Back in October Hawaiian announced that it planned to suspend service at its commuter subsidiary, Ohana. However, the DOT overruled them citing essential air service requirements. Now, though, the DOT has issued a new ruling allowing Ohana by Hawaiian to suspend all service soon.
Hawaiian, like many other airlines around the world, Hawaiian has, effectively, mothballed most of its fleet. This parking of planes then triggered a clause in Hawaiian’s labor contracts requiring it to discontinue Ohana service. Why? Because Hawaiian outsource Ohana to a third-party airline – Empire Airlines. All employees including pilots, flight attendants, and maintenance crews work for Empire, not Hawaiian. So, this clause is to help prevent internal competition from eroding mainline staffs’ opportunities. At the time, though, the DOT said that the requirements set forth by the Essential Air Services Act (EASA) overrode labor agreements. Specifically, EASA states that routes governed by the law cannot be discontinued without 90 days’ notice. This, of course, forced Hawaiian to maintain at least partial Ohana service through mid-January.
Ohana by Hawaiian to Suspend All Service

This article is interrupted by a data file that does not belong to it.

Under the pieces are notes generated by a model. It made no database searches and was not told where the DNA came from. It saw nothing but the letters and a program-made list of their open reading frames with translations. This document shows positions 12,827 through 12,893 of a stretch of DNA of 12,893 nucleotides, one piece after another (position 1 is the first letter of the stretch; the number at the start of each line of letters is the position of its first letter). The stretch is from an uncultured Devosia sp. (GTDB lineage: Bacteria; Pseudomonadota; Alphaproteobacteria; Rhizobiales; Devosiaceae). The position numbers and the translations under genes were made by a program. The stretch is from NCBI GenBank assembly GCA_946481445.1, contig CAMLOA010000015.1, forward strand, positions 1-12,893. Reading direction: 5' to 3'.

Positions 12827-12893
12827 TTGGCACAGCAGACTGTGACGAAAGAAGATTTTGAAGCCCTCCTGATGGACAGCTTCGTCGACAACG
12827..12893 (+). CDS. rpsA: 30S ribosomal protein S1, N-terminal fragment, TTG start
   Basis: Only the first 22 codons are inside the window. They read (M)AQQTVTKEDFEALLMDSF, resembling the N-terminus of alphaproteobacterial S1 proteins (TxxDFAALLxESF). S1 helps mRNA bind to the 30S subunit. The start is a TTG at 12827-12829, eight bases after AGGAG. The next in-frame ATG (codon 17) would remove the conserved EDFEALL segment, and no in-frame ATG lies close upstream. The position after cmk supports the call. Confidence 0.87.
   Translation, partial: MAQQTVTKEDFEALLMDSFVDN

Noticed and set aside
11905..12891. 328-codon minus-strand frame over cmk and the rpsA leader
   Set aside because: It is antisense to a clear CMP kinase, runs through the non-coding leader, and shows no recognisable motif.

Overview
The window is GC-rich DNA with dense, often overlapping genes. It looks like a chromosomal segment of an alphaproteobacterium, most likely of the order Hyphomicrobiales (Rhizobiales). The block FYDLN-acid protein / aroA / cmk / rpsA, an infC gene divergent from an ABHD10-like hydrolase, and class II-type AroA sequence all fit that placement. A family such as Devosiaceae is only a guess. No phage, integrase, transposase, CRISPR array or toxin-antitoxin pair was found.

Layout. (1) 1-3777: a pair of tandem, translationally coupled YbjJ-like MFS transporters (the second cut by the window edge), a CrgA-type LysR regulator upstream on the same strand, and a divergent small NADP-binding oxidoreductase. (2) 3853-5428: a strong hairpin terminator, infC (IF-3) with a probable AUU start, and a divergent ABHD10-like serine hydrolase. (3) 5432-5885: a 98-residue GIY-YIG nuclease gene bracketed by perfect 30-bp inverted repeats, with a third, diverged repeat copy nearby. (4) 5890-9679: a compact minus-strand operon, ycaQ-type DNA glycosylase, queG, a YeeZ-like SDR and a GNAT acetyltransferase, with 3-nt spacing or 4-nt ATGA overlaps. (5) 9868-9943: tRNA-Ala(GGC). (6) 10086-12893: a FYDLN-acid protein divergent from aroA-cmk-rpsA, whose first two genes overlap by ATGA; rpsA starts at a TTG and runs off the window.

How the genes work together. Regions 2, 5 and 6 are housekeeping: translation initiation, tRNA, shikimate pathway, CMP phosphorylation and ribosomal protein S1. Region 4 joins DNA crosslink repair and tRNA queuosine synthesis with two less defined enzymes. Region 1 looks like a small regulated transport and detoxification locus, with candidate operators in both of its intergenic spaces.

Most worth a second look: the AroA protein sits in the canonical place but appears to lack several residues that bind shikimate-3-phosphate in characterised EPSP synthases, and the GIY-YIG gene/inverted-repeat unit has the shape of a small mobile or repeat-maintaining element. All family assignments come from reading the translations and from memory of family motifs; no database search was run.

As far as Ohana is concerned, the EASA only applies to its Lanai and Molokai services. So, back on November 1, Hawaiian did discontinue all of Ohana’s Maui routes. They also discontinued Ohana’s cargo-only ops since they’re largely redundant now. With so few passengers flying the cargo Boeing 717s and Airbus A321neos flying around the islands can accommodate all of its cargo needs.
Come January 14, though, Hawaiian can and will discontinue its Molokai and Lanai flights too. This, effectively, brings seven-ish years old Ohana by Hawaiian’s service to an end – at least for now. As a result, Empire Air filed a WARN notice to notify officials of its plans to layoff 64 employees, including 33 pilots, 17 mechanics, 12 flight attendants, and two store clerks.
December was Hawaii’s strongest month since the pandemic started. However, with around 280,000 total arrivals last month, or about 9,000 per day, that’s still only a third of pre-pandemic numbers. So, understandably, the entire travel industry is continuing to suffer. And, unfortunately, that’s resulting in yet more job losses. But, with surging numbers both in Hawaii and the rest of the US, this is hardly time to let our guard down too. I only hope that as things get better, Ohana will make a come back. For now, once again becomes the sole airline offering scheduled service to Lanai and Molokai.